Algebra and Blog Codes

In the comments on the previous post someone asked how I’d gotten widgits and pictures and other things into the sidebar.  I’ll share, but I don’t promise to be helpful or make sense!  My brain works in odd ways.  Usually it does work (really!  It does!) –just not conventionally.

I had this problem in highschool algebra.  I could figure out how to work a formula, and then apply that formula to all the problems in a lesson flawlessly.  I’d do wonderfully on the homework, and on the quizzes, because I could pop the formula into my short term memory and apply it on everything in that section.  The chapter tests, however were something different all together.  I needed multiple formulae in my weak little brain all at once.  This I couldn’t do as well—at least not with the amount of effort I was willing to expend.  I could get the right answers, if given time, but it would be through convoluted and quirky logic.  Usually, even with the right answer, the teacher marked it wrong because in checking the “work” we were required to show, she could tell I didn’t do it “right”.

So the year went on, I’d ace the homework and quizzes and fail each chapter test.  A, A, A, A, F, A, A, A, A, F, A, A, A, A, F…

I’ve discovered that programming or coding is similar.  I can look at the code, and copy a formula, but I can never remember what I’ve done afterward.  I can find a similar “equation” and substitute in different values to make it work with the numerators or addends or whatever I desire, but I need to work from a sample bit of code that does something similar.  Usually I copy right out of my blog’s own template code.  If I want a new subject header, I copy code from the other subject headers already in there, substituting the words or links.

To add a picture in the sidebar, just find where in the sidebar you want it by scrolling through the code, then enter:

*center*

* img src=” LINK TO YOUR PHOTO HERE ” alt=”TEXT YOU WANT TO APPEAR WHEN MOUSE HOVERS OVER PICTURE HERE”*

*/center*

Substitue asterics with < or >

Widgets (like the Verse of the Day, Word of the Day, and my Random Book thingie) had code provided as features on the websites where they are hosted.   I just copied the code provided and pasted it in.  (There were a few “tweakings” I had to do with the Verse of the Day in order to keep it from word wrapping strangely.  Naturally I don’t remember how I did it, I just played around with it until it behaved.)

Other things I couldn’t figure out code for, and googled.  Like finding what numbers represent the colors I wanted or how to do a subtle background pattern repition.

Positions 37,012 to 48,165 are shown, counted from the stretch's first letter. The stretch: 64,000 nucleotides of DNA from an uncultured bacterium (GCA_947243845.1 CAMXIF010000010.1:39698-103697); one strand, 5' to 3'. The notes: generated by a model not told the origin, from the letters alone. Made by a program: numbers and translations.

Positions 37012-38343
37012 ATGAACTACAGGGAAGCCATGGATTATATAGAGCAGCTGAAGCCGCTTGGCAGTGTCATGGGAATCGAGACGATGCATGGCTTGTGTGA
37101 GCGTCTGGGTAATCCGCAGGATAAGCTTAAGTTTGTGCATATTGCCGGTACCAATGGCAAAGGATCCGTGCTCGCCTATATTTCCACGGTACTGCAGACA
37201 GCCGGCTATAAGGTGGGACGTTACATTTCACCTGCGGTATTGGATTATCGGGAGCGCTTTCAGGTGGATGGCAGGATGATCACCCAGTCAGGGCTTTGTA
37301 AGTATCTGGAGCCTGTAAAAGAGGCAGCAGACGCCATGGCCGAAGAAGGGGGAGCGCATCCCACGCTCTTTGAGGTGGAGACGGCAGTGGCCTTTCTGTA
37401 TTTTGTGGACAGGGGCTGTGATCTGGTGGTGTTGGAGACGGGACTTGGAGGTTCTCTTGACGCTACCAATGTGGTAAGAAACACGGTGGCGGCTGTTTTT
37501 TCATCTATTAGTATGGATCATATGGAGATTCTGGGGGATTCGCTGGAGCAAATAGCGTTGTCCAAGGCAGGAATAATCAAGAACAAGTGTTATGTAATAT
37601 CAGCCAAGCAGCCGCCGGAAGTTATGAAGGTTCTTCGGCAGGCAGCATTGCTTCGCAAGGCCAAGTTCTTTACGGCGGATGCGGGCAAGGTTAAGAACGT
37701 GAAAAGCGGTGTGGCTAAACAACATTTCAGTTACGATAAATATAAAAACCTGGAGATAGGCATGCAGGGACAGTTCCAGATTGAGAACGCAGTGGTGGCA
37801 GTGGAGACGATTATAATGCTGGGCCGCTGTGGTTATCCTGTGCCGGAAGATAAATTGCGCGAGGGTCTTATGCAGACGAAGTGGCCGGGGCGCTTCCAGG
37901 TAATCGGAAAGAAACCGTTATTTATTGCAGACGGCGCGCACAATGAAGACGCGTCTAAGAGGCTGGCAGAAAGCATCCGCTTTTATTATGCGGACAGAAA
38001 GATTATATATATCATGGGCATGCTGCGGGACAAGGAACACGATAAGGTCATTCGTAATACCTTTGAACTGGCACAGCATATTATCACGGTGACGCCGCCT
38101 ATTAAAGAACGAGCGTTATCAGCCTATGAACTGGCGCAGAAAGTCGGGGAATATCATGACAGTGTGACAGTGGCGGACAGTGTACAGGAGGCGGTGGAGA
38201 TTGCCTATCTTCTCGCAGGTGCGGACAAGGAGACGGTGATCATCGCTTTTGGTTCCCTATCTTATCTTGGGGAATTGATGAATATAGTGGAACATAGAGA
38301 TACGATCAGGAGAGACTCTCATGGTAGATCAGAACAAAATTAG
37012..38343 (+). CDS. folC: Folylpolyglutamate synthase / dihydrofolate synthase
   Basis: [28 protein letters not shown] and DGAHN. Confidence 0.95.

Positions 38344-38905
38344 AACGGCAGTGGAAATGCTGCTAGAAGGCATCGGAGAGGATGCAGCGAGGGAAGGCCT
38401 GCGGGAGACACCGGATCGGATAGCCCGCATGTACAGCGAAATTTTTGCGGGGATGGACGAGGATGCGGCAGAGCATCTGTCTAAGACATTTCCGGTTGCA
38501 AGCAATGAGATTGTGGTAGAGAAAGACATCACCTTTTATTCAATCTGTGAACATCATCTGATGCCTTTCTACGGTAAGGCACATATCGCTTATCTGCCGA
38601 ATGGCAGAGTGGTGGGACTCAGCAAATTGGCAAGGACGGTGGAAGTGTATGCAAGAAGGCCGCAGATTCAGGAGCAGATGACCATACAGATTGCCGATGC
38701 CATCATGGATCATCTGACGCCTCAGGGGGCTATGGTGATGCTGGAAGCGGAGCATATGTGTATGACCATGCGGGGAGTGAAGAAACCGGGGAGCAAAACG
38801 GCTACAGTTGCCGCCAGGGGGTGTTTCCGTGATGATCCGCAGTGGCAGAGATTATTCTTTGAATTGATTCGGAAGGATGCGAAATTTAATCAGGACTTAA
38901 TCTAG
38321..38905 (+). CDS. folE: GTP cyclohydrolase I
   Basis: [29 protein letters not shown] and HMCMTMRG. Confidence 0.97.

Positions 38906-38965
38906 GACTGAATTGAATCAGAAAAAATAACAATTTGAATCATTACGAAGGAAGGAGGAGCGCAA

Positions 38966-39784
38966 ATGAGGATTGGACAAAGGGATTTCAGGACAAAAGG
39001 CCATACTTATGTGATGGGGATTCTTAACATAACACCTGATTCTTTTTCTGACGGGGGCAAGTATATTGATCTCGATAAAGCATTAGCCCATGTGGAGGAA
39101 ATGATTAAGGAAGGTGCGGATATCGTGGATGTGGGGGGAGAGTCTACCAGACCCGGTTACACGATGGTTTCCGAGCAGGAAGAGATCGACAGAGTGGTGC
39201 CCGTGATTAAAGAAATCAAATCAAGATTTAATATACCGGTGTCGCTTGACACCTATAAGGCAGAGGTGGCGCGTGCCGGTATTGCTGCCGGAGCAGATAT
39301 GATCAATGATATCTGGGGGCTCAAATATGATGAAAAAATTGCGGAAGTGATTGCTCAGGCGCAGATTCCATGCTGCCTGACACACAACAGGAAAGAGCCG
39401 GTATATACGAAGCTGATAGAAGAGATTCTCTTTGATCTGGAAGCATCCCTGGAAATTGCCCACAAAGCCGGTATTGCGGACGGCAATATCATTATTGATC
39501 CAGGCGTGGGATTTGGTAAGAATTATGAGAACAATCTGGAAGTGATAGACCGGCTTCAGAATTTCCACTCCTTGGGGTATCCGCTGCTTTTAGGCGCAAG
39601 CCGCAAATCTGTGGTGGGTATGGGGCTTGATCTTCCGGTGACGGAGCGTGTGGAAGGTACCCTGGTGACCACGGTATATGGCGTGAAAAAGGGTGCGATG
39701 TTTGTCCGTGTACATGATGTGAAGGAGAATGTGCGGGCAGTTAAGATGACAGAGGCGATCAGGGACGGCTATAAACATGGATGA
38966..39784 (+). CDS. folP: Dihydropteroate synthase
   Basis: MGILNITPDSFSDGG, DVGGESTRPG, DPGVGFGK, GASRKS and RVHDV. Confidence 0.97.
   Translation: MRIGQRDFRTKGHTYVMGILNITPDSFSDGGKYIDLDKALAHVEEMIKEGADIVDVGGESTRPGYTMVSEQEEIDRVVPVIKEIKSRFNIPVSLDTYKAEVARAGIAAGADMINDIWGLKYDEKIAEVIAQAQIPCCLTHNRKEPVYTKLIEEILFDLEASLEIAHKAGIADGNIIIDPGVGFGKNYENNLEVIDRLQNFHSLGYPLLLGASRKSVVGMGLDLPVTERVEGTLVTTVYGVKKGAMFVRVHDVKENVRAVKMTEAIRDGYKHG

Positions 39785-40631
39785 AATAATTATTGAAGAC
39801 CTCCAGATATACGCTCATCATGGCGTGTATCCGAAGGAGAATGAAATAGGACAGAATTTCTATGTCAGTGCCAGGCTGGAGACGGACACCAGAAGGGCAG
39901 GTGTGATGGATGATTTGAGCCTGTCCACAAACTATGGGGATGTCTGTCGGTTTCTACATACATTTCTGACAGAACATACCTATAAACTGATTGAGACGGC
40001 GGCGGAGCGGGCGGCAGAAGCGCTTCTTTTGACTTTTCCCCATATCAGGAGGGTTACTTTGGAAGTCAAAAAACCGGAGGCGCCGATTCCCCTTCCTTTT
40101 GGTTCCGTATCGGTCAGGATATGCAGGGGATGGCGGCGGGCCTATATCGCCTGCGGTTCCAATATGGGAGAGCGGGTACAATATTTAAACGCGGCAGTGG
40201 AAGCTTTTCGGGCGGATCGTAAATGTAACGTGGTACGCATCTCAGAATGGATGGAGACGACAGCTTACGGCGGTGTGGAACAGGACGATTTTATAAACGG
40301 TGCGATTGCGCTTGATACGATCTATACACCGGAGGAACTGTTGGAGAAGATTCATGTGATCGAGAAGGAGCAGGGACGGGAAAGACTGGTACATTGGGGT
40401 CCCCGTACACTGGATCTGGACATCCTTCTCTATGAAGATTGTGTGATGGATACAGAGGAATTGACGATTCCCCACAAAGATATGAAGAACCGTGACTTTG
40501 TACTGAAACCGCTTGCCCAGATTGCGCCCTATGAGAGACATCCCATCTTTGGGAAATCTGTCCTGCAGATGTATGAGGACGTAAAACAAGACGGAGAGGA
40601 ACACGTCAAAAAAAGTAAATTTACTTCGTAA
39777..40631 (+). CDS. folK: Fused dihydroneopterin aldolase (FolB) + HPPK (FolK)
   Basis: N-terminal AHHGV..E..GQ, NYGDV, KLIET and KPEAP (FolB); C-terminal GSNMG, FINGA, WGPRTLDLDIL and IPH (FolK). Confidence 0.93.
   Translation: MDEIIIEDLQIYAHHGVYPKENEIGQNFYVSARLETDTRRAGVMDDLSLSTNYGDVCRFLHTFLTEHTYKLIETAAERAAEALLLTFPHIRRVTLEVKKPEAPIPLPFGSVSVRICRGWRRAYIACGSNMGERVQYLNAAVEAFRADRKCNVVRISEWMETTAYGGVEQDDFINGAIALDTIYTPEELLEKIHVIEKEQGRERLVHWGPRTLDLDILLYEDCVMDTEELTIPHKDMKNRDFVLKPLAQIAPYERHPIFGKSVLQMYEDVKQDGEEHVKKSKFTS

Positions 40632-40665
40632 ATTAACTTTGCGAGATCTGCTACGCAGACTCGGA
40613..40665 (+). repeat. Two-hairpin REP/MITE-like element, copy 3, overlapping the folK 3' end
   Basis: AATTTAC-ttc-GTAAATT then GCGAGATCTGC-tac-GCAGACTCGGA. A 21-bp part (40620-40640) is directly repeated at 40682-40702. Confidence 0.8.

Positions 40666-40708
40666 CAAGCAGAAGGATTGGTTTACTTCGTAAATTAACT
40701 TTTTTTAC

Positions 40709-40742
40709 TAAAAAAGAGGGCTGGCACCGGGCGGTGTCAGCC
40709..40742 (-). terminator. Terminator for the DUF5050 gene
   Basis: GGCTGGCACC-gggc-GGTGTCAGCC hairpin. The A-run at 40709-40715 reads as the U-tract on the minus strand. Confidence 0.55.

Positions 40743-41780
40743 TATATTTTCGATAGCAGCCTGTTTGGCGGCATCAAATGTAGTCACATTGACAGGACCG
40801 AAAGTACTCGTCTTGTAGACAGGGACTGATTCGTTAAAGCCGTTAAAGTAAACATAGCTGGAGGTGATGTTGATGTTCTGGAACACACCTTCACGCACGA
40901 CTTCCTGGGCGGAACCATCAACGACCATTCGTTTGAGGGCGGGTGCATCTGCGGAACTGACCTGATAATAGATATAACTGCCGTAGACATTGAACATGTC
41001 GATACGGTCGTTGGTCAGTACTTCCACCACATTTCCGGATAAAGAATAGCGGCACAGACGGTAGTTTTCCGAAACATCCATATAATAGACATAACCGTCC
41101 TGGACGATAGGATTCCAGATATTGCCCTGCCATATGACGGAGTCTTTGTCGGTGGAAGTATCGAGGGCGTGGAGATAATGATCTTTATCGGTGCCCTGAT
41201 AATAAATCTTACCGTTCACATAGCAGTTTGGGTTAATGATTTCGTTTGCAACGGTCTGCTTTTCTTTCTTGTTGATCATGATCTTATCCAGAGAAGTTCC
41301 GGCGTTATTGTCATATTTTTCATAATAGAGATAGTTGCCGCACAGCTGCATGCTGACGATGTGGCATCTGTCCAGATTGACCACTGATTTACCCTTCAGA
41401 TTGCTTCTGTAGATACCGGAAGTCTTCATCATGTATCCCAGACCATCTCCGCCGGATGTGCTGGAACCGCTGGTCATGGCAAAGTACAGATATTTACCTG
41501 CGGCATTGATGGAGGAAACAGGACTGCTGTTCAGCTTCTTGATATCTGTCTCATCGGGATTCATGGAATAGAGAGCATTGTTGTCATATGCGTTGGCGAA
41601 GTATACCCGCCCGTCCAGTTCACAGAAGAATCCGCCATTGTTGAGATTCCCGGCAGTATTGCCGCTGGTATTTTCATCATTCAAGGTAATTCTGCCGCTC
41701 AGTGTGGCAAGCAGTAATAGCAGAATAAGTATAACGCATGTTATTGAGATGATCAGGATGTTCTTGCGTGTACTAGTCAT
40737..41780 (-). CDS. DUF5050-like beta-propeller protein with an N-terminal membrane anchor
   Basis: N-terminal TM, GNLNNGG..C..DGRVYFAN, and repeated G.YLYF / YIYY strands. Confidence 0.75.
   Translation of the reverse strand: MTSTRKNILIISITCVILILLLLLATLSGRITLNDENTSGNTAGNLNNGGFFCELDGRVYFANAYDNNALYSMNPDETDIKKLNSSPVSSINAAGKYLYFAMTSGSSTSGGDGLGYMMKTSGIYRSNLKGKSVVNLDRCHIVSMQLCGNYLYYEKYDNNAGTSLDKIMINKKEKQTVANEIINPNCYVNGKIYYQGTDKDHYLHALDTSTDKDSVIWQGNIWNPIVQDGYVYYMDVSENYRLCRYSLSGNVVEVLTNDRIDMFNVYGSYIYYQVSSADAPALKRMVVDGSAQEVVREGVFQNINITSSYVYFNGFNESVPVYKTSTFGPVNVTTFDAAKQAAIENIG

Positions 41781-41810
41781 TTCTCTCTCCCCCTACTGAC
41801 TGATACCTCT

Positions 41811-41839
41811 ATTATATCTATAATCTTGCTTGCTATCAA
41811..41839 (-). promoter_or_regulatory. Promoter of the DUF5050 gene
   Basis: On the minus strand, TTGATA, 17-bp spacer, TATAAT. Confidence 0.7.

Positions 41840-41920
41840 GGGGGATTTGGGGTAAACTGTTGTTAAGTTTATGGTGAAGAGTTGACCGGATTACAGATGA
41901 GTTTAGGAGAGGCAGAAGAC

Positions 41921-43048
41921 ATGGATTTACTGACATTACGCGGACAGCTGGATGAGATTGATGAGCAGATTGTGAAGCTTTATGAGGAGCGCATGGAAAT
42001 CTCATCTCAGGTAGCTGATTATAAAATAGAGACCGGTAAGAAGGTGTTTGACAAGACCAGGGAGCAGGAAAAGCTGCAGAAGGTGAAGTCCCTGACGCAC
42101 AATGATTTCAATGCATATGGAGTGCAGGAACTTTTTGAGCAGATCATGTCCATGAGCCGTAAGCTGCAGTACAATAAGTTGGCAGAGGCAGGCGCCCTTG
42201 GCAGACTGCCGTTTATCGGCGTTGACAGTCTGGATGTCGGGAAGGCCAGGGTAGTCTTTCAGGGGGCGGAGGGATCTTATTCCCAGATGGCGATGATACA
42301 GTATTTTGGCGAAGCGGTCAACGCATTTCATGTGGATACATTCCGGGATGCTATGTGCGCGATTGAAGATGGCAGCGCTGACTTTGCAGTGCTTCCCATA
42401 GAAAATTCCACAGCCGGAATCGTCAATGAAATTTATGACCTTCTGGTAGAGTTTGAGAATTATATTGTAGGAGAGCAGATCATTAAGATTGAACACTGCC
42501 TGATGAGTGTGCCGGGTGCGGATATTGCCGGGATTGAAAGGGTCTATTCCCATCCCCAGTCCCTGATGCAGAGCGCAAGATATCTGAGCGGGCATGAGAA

There are some amazing custom blog designs here on homeschool blogger.  Some people do there own, others hire it out—kinda like home décor.

Mine is just slightly tweaked from a standard template.  I widened a window here, changed the paint color there, etc… but it isn’t too far off the cookie-cutter, but that works for me.  I don’t like much busyness or clutter.
If you want to see some beautifully designed blogs here on homeschool blogger, just look around bit.    Tia’s is fun and spunky and loaded with personality.  It was custom designed for her by Christi.  To see a beautiful, elegance, visit Christina, who has a custom design from Amber.

I know there are other gorgeous custom blogs, and blog designers here on HSB, but they aren’t coming to mind at the moment.  (Probably because I usually read blogs through a Bloglines subscription, or here through the “Friends Latest Posts link in my sidebar.)
I hoped this helped.  I’m really only a determined blunderer, and just played around with things a little.  As long as I’d saved the previous code in a word document, I knew that it didn’t hurt to play, so I did!

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2 thoughts on “Algebra and Blog Codes

  1. Thanks for linking to my blog. Amber DID do a GREAT job, didn't she. I love my template and I never get tired of it. I hope she will help me replace the header photo when it becomes so outdated that the children don't recognize themselves on my blog anymore!

  2. I, like you, have learned about HTML through trial and error. It's a free hobby, right? 🙂
    And you're right. When you read via Bloglines, you miss the fun changes folks make.
    Your blog is clean, crisp and tidy, much how I imagine you yourself to be. It suits you — at least what you portray online.

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